Solving Problems in Physics
1.7 Solving Problems in Physics
By the end of this section, you will be able to:
- Describe the process for developing a problem-solving strategy.
- Explain how to find the numerical solution to a problem.
- Summarize the process for assessing the significance of the numerical solution to a problem.
- Examine the situation to determine which physical principles are involved.
- Make a list of what is given or can be inferred from the problem as stated (identify the “knowns”).
- Identify exactly what needs to be determined in the problem (identify the unknowns).
- Determine which physical principles can help you solve the problem.
The I.S.E.E. Solution Method
Often students believe the important thing when solving a problem is to get the right answer, no matter how you get there. While this can be useful for some students in the short term, it only encourages sloppy thinking, and can sometimes lead to the issue that you get to the right end-point without really understanding how you got there, or what the implications of getting there are.
A well-written physics solution is akin to a well-written short essay in a humanities class. It has an introduction, a body, and a conclusion. Following the I.S.E.E. method will help hone your “thinking-like- a-scientist” skills and will better prepare you for dealing with an unfamiliar problem in, say, an exam situation. Furthermore, your solutions will form a useful archive for you to return to when reviewing – you will be much better able to decipher what you were thinking when you wrote it. (You’ll also remember better what you did the first time.)
The I.S.E.E. method consists of four parts: Identify, Set Up, Execute, and Explain/Evaluate.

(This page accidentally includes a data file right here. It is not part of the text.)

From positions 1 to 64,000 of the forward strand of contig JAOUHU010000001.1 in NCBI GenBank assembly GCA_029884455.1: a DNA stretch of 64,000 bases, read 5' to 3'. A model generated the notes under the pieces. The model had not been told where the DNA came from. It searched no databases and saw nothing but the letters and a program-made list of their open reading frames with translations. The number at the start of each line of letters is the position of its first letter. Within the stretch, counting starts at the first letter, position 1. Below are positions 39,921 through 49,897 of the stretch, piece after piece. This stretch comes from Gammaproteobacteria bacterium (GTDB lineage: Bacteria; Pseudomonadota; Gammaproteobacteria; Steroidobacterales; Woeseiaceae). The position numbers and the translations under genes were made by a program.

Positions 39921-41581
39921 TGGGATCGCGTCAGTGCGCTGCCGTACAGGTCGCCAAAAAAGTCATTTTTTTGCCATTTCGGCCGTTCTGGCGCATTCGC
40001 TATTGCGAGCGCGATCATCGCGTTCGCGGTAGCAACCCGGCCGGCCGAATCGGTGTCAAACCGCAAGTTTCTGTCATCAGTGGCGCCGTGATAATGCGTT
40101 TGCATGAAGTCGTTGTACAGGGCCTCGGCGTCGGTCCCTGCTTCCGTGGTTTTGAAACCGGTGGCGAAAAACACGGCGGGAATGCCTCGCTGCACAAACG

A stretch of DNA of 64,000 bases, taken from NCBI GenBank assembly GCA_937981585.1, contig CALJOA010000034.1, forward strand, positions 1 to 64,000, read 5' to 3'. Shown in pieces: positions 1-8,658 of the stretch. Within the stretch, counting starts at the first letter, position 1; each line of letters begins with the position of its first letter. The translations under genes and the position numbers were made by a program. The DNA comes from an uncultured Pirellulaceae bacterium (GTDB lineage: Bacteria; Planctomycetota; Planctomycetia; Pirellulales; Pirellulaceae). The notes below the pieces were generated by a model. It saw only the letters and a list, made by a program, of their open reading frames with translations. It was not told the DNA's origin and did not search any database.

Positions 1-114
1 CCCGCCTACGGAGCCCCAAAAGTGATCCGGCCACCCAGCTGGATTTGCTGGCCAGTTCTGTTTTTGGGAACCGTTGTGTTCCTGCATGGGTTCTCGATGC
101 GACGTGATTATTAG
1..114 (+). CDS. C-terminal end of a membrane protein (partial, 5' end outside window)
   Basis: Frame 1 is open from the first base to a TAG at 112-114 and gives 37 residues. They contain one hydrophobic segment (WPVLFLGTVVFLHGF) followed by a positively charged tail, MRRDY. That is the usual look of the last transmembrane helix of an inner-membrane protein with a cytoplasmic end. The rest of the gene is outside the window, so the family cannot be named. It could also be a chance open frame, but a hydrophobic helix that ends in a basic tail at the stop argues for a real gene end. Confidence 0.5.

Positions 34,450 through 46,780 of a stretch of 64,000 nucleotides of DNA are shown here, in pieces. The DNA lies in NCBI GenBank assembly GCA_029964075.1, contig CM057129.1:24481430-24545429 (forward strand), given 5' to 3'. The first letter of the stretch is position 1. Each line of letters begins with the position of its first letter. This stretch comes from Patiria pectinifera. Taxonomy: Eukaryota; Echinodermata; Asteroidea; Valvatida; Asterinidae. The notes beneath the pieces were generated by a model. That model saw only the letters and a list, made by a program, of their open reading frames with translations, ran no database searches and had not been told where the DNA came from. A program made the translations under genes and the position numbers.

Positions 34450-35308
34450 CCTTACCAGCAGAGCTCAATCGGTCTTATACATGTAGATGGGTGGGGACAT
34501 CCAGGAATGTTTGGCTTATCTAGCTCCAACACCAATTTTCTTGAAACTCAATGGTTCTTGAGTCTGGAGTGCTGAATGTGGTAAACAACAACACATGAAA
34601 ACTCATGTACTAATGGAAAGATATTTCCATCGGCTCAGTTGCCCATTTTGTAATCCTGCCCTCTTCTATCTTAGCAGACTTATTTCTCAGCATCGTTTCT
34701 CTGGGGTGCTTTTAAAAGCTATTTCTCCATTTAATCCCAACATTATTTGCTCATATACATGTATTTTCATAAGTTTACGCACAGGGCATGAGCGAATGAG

Identify – What information is given and what will you need to find?
- Explicitly state what the problem is asking including clarifying the problem statement.
- Identify the target variables of the problem – that is, the quantities whose values you’re trying to find.
- Identify the known quantities, as stated or implied in the problem.
- Identify applicable concepts/laws and assumptions/simplifications. Think what physics concepts/laws are involved and what assumptions you can make about the physical situation in order to apply those concepts/laws.
Set Up – Represent the problem physically and mathematically
- Represent physically. Translate the text of the problem into an appropriate type of physical representation (This may be a picture, a free-body diagram, an energy bar chart, a ray diagram …).
- Represent the concepts/laws mathematically. Use the physical representation to construct a mathematical representation. You should have a symbolical mathematical statement that clearly shows what concept/law you are starting with to solve the problem. For example, a 1-d kinematics equation could start with xf = x0 + v0t + 1/2at2.
- As best you can, estimate what your results will be and predict what the physical behavior of a system will be.
Execute – Work through the mathematics.
- Use the mathematical relationships you identified earlier to clearly solve for the unknown quantity (quantities). Make sure you include enough steps that someone can follow your work and that you use consistent units.
- Keep symbols in your solution as long as possible and only put numbers in at the final step. Make sure you include appropriate units in your final answer.
Explain/Evaluate – Was your answer as expected, does it make physical sense?
- Is the final value you found reasonable? Are the units appropriate? Compare your answer with your estimate(s), and reconsider things if there’s a discrepancy.
- If your answer includes an algebraic expression, assure yourself that it correctly represents what would happen if the variables in it had very large or very small values. Does the result make sense in limiting cases?
- Does the result make physical sense? Include an explanation for why your result makes sense and what it tells you about what happens in the physical situation.
The I.S.E.E. method must be used for all problem solutions, quizzes, and exams. The figure above shows the weighting of each part of an I.S.E.E. method solution. Notice how the correct answer is only worth 1/10 of the total score. Every part of the I.S.E.E. solution is important, necessary, and critical for communicating scientifically.